Gerry: I think the other interesting thing is that we know that Mick Jones and Paul Simonen and Topper Heddon actually have the anthology.

MW: Really! Cool.

Gerry: We know they have the anthology, and the cease-and-desist order hasn’t been issued.

Gregg: That’s why we put Gerry on the cover.

MW: Good choice.

Gregg: They’ll come after him first.

Gerry: I understand that Paul’s a little pissed about that.

(Laughter).

MW: Where do you want to take this project in the future?

Gregg: Well, I think what’s important for the series is that, although Gerry has expressed some interest in perhaps working on the Pet Sounds project, City Lit Press, which is the literary imprint of CityLit Projects, a non-profit in Baltimore, will serve as the publisher for the series. We’re preferably interested in hearing from editorial teams who want to suggest albums to cover, because it is a lot of heavy lifting, and it just so happened that the combination of Gerry’s contacts in the poetry world and my project management skills were a good combination. But it was time consuming, so I don’t think Gerry wants to be an editor of the following books, though he might want to pick and choose which ones he wants to be more involved with, so we really want to hear proposals from editorial teams making a good case for not only why they want to cover a particular record, but that they’ve got the chops to make it happen. And I think the series will have a dynamic and diverse lifespan.

Gerry: I’m happy to sort of function as a third editor for people, to help get the word out. I’ve been doing literary projects for twenty-some odd years at this point, but I don’t want to be the point person on every one of these anthologies for several reasons. One is because I want to see diversity. I want to see new poets that I don’t know. We’ve already seen that in Clash by Night. But I want to see more of that. The poet Christine Stroud, who covered “Hateful’ and who is associate editor at Autumn House Press said, “Let’s do Pet Sounds. Would you do it?” And I was happy to say yes. But I would like to see “I think we should do Darkness on the Edge of Town and I’m going to edit it.” And we have about four people who are willing to do the Springsteen book. And what happens next? I just hope readers of Owl and Bear go, “We want to do such that album.” Drop us a proposal.

Gregg: The series is described on the back of Clash by Night, and how you can contact us and make a proposal, and it’s also on line at CityLitproject.org.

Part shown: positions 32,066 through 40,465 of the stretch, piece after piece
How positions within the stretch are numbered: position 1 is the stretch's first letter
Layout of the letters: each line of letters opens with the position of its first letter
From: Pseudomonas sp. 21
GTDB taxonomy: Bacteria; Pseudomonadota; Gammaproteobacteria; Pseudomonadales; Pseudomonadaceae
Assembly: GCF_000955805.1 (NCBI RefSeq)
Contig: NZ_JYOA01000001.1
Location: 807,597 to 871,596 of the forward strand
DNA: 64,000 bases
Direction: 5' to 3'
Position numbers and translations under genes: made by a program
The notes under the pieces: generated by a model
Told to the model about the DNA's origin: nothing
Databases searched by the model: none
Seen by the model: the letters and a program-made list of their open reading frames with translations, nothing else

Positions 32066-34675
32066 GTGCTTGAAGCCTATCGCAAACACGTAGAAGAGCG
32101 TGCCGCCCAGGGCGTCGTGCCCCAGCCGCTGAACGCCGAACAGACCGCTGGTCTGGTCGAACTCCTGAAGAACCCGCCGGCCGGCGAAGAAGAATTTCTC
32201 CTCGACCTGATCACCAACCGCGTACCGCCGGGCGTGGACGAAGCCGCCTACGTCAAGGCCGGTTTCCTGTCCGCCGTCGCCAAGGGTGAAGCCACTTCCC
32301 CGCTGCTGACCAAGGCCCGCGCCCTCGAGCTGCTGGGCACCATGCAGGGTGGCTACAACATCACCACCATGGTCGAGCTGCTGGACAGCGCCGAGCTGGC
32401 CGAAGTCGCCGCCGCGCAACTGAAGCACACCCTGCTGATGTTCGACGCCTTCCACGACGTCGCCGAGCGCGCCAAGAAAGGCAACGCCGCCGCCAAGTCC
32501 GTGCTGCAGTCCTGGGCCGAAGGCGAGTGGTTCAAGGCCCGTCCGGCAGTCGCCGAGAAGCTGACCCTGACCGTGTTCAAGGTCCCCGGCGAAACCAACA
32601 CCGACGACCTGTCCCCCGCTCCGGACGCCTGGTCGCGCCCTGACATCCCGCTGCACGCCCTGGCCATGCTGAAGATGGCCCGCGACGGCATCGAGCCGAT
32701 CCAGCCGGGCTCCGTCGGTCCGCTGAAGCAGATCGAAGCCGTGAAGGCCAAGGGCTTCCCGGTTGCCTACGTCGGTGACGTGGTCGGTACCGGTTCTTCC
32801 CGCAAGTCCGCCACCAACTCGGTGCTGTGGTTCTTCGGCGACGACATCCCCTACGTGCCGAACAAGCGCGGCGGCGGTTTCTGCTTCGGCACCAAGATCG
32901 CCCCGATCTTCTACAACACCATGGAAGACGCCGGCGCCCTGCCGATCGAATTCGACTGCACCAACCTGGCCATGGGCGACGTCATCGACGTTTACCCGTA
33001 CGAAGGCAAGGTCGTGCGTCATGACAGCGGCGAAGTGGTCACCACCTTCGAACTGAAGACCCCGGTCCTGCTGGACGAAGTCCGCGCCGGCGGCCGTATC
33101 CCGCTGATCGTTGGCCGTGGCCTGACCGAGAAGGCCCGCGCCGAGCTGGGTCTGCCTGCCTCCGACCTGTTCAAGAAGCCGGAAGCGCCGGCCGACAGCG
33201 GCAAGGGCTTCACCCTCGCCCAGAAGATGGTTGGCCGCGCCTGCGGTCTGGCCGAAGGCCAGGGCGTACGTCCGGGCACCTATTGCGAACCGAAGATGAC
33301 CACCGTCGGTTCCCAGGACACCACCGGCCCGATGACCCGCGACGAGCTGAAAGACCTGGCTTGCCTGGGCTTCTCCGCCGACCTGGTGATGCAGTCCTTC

MW: Great. I do think, as founding editors, though, you get your names in every book. (Laughter.)

Gerry: I do think that, when people propose to us, it’s important that it’s not an obscure record. There’re plenty of obscure records. We also want a little mainstream appeal. We want to attract people who may not buy poetry but who are interested in music. What I’m looking forward to is the day that some people who are Clash fans buy this book and go, “Wow, poetry isn’t what I thought.”

For somebody to say to me I want to see the first Minor Threat record—I love Minor Threat—I just don’t think that the Straight Edge movement has the clout that Ian MacKaye hoped it would have. I imagine that at some point somebody’s going to send us the Nirvana cover album, which would be great. I can’t wait to hear the “Smells like Teen Spirit” covers. (Laughter)

MW: Scratch and sniff. (Laughter) That sounds wonderful. Do you plan to keep this going for some time?

Gregg: Yeah, I think ideally it’s going to take on a life of its own and CityLit Press would be happy to be the publisher of the volumes, but I’m kind of hedging my bets until I see how the proposals roll in and what shape they roll in and if we’re confident that we’re getting proposals from editorial teams who frankly can do the work. I think the possibilities are endless, and I think the crop of talented poets both actively working and creating and currently coming up certainly promise to have the chops to get these kinds of projects done.

MW: That’s great. It is Les Paul’s hundredth birthday, and so much of everything we’ve been talking about, all these genres of music, blues, soul, rap, all the things you could do with them, trace back to those experiments with a solid stick and some microphones and recorders. Gotta give Les Paul some credit today.

Gerry: I’ll give Les Paul lots of props. And if somebody wants to do a Les Paul record, that would be great.

Gerry LaFemina is author of 12 books of poetry and prose, most recently Palpable Magic, essays on poetry and prosody, and Little Heretic. His first band, Expletive Deleted, played CBGBs with Suicidal Tendencies back in ‘84. He finds time to play music, write punk fiction, and volumes of poetry, while teaching and while teaching and directing the Center for Creative Writing at Frostburg State University in Maryland.

Gregg Wilhelm is an award-winning writer, publisher, teacher, and arts administrator with more than twenty years of experience in the literary arts. He has worked as an editor, designer, and marketer and brought over 100 titles into print. In 2004, he founded CityLit Project, a nonprofit literary arts organization that hosts Baltimore’s annual CityLit Festival and stages literary events and collaborative live music and poetry performances. He launched its CityLit Press imprint in 2010 and has published poetry in prominent literary journals such as Gargoyle, The Tampa Review, and The Baltimore Sun.

Marty Williams, who has a poem in this anthology, listens, writes, and teaches in Valdosta, Georgia, where he is a Professor of English at Valdosta State University. With Elena Karina Byrne, he co-hosts The Poetry Corner at the Los Angeles Times Festival of Books each year.